Alan Turing, the genius British mathematician, logician, cryptologist and computer scientist who led the charge to crack the German Enigma Code that helped the Allies win WWII went on to assist with the development of computers at the University of Manchester after the war, but was prosecuted by the UK government in 1952 for...more
Alan Turing, the genius British mathematician, logician, cryptologist and computer scientist who led the charge to crack the German Enigma Code that helped the Allies win WWII went on to assist with the development of computers at the University of Manchester after the war, but was prosecuted by the UK government in 1952 for homosexual acts which the country deemed illegal. less
“The Imitation Game is an utterly remarkable biopic boosted by some of the best performances of the year!”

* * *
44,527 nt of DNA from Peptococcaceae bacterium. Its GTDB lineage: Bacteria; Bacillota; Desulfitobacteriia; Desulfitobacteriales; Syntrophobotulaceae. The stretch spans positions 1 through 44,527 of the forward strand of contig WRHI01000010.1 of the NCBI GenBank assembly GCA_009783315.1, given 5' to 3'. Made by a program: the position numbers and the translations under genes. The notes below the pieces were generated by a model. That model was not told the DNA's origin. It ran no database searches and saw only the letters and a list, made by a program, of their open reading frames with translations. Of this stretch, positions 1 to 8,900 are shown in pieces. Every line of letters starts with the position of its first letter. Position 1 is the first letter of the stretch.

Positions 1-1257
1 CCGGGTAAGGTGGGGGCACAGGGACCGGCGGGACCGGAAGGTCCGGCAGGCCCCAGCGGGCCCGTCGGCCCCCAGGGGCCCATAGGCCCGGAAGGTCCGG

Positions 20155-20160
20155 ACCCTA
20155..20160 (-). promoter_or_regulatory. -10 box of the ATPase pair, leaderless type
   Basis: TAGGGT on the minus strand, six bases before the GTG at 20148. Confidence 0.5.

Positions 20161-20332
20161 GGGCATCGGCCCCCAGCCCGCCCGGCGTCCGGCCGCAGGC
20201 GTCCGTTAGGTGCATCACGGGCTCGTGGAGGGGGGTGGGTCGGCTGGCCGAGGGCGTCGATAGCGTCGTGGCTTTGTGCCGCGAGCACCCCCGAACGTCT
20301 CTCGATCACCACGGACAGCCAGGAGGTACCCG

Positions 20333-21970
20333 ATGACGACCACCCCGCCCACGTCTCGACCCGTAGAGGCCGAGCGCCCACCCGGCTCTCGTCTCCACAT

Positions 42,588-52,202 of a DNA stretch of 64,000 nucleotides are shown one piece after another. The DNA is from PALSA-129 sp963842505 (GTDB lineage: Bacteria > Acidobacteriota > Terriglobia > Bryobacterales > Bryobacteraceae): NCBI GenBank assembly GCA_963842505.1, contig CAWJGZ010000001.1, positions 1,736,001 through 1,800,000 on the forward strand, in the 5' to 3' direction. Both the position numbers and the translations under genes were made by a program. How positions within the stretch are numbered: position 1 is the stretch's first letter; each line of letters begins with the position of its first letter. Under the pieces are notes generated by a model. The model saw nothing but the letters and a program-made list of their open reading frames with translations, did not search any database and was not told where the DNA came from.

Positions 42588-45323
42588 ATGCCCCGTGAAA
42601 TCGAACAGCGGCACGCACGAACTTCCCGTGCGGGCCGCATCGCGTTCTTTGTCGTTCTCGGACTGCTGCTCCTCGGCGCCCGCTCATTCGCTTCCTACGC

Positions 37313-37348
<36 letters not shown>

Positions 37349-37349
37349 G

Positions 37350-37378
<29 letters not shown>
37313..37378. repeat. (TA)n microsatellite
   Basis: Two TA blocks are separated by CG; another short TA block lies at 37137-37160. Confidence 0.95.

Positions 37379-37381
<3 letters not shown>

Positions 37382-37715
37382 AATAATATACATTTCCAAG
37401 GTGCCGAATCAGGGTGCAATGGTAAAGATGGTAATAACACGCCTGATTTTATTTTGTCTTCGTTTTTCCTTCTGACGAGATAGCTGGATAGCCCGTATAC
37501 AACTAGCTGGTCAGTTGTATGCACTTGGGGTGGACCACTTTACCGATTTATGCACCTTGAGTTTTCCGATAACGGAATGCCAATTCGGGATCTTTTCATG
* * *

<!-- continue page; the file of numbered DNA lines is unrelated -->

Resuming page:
‘The Imitation Game’ stars Benedict Cumberbatch as Alan Turing, a genius mathematician who was responsible saving millions of lives in the World War II. An expert in cryptography since childhood, Turing designed a machine which could decrypt German codes which were considered impossible to crack. We’re told that had it not been for his work; the war would have lasted longer, resulting in many more deaths. The movie works within the familiar mould of biopics on geniuses. We’re given glimpses of his childhood, informing us how he came to learn the things that make him a prodigy now. In scenes where the drama centers on him solving seemingly impossible problems or designing the unprecedented machine, he’s always the one who knows the answers, always the first one to “get it”, and the camera often cuts to faces of his team members surprised at his cleverness. But in spite of doing very little to push the envelope, the movie only seldom feels clichéd. It thankfully doesn’t go for a hagiographic glorification of its protagonist, instead focusing on the curious complexities of the character that makes for fairly intriguing drama nonetheless, although one wishes that the filmmakers had done more with it. The reveal at the end, if I may call it that, lends a genuine emotional resonance to Turing’s story, who was driven to suicide because of the regressive laws in England back then. As a biopic about an interesting central character, ‘The Imitation Game’ feels a bit too typical to the genre; but bubbling under the surface is a surprisingly touching and complex story of a man whose likeliness to machines only makes him all the more human.